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T.P. Orchestre Poly-Rythmo
Afro-Funk Brian Coney , December 6th, 2022 08:02

An essential compilation from one of Benin's leading groups, formed in 1968

When they reformed for their first-ever European tour in 2009, Benin’s T.P. Orchestre Poly-Rythmo underscored their status as one of the all-time greats of West African music. Formed in 1968 by bandleader Clément Mélomé, their rare alchemy of scorched funk and driving Afrobeat didn’t just defy a repressive political system; across fifty studio albums, it revealed a group infinitely worthy of the world stage. Released via Benin label Albarika Store, which is currently in the capable hands of Acid Jazz, Afro-Funk is a lean and supreme compilation, and a definitive point of entry for the West African shapeshifters.

In 1972, four years after originally forming as Orchestre Poly-Disco, the group emerged against the backdrop of dictator Mathieu Kérékou’s rise to power. He would later embrace democracy but Kérékou’s plans for Benin – known as Dahomey until 1975 -–was not one conducive to radical self-expression. Countering curfews and other government measures stunting musical freedom such as encouraging indigenous folk music, T.P. Orchestre Poly-Rythmo became a symbol of creative resilience in their hometown of Cotonou and beyond. Inspired by both traditional rhythms and sounds they were hearing in neighbouring Lagos, they proved that past and future could commune to become something else completely.

Selected from recordings from the late 1960s to the early ‘80s, Afro-Funk delivers on urgent, genre-flipping finesse. Acid Jazz has played a sizable role in spelling that out. With an ever-keen curatorial ear, they have compiled a release bounding with all-killer immediacy from the off. Like an introductory theme, the soaring brass stabs of ‘Gbeto Vivi’ hone in on their forte: for all these subtly unfurling, deceptively layered arrangements, highlife-like joy is filtered from the first bar. ‘Kou Tche Kpo So O’ is another textbook case. A heady jam with minimal chordal changes, locked and tumbling grooves flip alongside snaking organ and syncopated guitars. Guided by vocalist and conductor Clément “The Boss” Mélomé – who sadly passed away in 2012 – it’s the sound of a collective committed to stretching out fever from every turnaround.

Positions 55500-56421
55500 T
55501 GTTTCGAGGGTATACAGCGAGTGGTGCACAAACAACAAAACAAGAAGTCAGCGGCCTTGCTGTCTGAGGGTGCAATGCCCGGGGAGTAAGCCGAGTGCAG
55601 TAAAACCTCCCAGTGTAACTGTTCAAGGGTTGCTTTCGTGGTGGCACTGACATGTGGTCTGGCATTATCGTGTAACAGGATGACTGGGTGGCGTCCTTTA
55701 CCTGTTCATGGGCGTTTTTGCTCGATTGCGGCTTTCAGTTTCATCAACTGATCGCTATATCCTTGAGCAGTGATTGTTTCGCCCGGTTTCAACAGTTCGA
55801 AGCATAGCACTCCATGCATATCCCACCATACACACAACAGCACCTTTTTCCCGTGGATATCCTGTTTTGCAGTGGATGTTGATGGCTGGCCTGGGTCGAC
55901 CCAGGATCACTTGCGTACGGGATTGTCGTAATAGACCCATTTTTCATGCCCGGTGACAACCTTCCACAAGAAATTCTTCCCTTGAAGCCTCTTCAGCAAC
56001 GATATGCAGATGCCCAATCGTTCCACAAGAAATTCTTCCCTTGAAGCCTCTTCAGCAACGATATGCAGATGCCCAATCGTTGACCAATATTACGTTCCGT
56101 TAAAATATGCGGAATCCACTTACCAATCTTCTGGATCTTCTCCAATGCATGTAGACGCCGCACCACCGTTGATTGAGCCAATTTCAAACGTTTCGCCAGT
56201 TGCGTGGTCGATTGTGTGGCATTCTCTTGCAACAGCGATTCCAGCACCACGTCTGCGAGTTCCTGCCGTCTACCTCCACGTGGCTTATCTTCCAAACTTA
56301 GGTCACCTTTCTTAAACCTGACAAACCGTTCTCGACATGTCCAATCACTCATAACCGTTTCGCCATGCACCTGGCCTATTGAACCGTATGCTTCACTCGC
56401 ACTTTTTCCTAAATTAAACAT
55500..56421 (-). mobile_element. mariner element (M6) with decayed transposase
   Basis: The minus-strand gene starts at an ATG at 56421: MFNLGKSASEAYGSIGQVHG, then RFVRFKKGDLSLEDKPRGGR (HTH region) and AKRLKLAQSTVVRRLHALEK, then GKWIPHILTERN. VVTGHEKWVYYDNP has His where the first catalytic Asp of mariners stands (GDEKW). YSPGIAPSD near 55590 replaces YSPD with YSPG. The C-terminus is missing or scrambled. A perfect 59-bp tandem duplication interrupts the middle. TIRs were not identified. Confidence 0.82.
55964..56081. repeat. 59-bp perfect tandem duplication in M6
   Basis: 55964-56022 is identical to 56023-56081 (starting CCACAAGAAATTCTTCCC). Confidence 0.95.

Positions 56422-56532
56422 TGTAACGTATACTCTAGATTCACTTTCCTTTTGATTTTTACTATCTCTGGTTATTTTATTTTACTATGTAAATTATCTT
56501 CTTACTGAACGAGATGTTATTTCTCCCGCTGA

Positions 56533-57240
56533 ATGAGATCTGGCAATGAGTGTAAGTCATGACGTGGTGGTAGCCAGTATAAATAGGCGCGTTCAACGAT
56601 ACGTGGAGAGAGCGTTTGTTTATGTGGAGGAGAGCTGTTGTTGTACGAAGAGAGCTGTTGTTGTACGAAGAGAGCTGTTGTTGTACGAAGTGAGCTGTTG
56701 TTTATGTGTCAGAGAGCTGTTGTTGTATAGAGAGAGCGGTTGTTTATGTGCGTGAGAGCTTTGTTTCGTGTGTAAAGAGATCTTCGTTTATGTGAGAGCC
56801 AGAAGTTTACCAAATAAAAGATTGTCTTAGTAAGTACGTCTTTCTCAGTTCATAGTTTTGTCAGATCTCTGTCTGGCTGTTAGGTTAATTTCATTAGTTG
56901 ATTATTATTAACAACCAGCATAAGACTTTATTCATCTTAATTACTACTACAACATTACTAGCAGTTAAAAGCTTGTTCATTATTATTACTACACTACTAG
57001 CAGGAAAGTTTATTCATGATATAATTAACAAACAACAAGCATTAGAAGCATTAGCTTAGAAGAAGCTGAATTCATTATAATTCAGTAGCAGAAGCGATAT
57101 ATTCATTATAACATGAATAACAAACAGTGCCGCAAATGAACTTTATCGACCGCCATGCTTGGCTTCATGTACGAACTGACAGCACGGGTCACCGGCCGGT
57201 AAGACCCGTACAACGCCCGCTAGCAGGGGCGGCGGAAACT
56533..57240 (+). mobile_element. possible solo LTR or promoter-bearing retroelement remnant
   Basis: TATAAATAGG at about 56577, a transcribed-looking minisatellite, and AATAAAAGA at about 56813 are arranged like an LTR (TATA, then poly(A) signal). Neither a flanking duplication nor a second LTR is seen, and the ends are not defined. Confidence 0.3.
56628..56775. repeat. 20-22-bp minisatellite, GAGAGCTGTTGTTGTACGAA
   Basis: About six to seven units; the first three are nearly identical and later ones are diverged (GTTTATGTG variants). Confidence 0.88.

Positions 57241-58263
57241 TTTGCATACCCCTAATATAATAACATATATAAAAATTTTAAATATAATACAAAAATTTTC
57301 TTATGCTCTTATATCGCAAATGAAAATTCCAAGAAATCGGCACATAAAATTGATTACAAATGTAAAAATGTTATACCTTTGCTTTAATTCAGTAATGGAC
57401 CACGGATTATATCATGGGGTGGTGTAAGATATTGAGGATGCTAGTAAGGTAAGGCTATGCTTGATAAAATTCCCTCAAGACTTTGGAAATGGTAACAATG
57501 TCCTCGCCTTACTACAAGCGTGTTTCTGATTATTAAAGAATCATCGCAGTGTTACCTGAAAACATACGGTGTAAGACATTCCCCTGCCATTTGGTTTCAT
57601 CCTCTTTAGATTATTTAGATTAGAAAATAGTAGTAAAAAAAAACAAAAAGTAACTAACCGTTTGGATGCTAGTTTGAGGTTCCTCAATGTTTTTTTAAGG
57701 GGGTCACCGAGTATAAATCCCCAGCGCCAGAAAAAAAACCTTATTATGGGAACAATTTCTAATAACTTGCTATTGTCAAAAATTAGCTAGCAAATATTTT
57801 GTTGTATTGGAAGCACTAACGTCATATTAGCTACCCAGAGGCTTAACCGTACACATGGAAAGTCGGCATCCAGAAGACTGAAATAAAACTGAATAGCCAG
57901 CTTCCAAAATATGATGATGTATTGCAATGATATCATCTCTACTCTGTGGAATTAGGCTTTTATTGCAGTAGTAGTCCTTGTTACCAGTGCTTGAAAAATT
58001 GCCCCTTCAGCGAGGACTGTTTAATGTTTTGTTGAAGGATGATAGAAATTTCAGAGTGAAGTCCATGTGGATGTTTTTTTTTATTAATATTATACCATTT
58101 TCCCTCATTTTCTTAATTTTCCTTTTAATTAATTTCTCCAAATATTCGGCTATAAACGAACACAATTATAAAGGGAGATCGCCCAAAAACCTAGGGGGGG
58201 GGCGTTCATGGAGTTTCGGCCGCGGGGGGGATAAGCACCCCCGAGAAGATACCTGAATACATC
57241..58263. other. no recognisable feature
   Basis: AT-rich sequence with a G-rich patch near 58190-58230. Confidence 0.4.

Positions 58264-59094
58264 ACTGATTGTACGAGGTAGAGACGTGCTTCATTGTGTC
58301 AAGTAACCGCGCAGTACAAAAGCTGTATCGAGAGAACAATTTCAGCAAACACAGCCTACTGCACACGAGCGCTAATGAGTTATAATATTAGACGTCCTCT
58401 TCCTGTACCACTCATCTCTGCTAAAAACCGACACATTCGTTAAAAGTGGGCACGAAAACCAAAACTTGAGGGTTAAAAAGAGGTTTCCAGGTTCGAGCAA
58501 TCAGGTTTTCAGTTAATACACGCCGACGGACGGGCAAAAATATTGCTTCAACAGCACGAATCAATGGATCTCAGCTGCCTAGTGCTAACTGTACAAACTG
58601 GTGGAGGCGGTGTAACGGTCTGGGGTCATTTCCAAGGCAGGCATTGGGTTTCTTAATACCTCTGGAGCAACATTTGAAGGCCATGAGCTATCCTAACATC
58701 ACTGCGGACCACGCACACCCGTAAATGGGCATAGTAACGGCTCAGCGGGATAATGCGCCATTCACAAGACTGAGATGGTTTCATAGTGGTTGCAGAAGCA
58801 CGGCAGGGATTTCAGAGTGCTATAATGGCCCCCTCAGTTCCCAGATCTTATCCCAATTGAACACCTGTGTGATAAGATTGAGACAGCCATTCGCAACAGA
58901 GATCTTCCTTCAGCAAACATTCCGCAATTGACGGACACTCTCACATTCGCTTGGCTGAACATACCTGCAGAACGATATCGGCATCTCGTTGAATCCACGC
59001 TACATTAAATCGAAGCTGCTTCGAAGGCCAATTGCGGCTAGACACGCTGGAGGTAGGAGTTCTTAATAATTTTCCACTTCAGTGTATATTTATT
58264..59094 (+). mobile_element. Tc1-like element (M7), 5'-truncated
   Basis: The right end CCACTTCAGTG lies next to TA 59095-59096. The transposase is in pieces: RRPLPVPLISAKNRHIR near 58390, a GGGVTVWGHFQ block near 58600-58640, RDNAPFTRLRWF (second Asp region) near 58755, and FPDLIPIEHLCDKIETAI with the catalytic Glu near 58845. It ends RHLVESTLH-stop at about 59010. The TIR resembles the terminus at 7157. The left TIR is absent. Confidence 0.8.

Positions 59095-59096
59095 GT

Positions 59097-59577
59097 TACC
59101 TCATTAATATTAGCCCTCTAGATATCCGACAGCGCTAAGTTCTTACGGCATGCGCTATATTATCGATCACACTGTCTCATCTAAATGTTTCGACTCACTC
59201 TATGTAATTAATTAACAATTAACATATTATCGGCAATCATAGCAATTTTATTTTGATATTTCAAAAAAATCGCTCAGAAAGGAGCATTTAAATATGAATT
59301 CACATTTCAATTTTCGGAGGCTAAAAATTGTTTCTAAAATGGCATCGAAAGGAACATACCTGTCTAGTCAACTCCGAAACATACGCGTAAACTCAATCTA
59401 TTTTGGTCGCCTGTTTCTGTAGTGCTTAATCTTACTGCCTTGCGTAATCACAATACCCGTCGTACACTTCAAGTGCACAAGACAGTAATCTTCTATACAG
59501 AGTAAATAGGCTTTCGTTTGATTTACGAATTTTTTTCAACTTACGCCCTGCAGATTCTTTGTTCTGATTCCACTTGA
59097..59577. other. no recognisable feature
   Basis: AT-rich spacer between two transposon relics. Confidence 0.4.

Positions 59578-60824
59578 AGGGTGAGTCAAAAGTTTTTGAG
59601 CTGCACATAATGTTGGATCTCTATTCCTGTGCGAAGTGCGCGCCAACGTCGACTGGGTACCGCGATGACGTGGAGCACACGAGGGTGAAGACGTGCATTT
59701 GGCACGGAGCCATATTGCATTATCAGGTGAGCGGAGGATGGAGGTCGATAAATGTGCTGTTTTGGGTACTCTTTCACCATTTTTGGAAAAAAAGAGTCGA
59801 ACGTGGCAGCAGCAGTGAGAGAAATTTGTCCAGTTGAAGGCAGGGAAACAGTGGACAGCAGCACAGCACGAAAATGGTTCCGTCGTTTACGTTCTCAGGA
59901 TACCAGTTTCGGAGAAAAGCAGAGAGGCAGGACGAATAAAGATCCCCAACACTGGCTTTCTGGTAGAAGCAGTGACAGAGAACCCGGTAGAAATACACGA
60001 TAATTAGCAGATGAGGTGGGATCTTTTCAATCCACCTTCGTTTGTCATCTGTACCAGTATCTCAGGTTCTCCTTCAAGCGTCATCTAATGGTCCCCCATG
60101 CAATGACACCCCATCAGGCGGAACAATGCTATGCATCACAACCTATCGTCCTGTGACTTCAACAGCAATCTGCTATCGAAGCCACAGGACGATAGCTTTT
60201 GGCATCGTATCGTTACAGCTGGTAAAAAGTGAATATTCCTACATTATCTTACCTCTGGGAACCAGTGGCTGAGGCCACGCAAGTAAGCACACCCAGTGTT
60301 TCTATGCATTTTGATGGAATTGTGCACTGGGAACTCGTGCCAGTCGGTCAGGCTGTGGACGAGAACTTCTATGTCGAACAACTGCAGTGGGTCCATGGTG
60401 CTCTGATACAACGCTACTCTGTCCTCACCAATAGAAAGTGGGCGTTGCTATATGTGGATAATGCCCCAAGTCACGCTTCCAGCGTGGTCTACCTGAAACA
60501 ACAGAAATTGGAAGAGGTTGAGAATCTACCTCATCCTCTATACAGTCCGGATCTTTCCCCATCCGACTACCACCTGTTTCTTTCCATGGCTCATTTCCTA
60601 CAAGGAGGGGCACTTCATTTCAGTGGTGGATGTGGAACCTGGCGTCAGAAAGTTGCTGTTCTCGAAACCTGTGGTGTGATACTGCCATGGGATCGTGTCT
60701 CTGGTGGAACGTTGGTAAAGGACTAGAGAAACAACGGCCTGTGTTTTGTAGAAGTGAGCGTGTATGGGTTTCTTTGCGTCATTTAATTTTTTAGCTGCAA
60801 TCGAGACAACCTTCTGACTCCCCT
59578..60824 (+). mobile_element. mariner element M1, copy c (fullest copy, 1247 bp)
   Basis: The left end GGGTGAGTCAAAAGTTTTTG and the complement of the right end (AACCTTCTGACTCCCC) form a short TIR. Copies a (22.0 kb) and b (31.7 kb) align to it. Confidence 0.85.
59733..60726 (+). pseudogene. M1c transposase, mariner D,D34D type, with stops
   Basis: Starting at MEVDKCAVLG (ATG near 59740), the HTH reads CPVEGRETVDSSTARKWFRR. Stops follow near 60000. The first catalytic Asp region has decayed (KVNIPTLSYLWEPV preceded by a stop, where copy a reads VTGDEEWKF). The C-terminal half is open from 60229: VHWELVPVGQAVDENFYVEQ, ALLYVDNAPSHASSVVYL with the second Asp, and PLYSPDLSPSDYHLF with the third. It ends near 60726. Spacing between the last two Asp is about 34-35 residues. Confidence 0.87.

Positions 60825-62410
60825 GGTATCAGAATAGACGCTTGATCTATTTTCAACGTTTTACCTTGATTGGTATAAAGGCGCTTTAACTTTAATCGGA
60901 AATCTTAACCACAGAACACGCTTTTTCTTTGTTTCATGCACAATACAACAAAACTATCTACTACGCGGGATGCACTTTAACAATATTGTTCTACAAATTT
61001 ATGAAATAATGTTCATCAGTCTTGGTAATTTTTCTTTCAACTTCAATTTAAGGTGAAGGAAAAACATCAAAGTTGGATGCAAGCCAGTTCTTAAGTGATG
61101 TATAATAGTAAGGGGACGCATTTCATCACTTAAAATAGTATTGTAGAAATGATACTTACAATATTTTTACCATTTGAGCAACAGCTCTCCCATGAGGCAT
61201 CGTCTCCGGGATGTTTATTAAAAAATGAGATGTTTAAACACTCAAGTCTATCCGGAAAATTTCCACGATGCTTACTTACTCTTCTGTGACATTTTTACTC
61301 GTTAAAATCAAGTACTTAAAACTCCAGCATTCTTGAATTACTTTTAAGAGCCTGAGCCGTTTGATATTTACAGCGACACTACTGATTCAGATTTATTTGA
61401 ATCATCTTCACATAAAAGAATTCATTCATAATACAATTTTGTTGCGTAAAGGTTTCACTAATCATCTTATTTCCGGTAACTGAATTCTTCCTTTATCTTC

Mostly sung in French or his native Fon tongue, Mélomé’s refrains conduct subtle shifts throughout. Whether full-bodied and rasping, as on ‘Gbeti Ma Djro,’ they often signpost unravelling patterns beneath the surface. In this realm, the term “Poly-Rythmo” is fully operative. The most emphatic cuts on Afro-Funk marry the group’s obvious love of locked, four-on-the-floor beats (see “Orchestre Poly-Disco”) with Sato and Sakpata, traditional Vodun – or, in the West, Voodoo – rhythms common between different West African nations. For the most part, it’s congas that tie all the swirling flourishes of bass, guitar and organ together. The only song here sung in English, ‘It’s a Vanity’ is a masterclass in conga-led repetition and call-and-response. ‘Minkou E So Non Moin’, meanwhile, goes one further. Deft and ecstatic, its blend of unfurling percussion and searing wah-wah motifs doubles down on the polyrhythmic panache.

Having regularly recorded at the professional EMI Studio in Lagos, where albums including Band on the Run were captured, Mélomé and co. confidently pushed forward as a worldbeating proposition for two decades and countless releases. Many corners may still be waking up to that fact but their forward-pushing, endlessly stacked craft feels more vital and reachable than ever today. The relative brevity of Afro-Funk only serves to drive the point home. If the “T.P.” or Tout Puissant – French for ‘All Mighty’ – in their name previously felt justified but tongue-in-cheek, it now carries considerable weight. Testament to not simply facing, but embracing the future head-on, these twelve songs combine to deliver on easily one of the most essential comps of the year.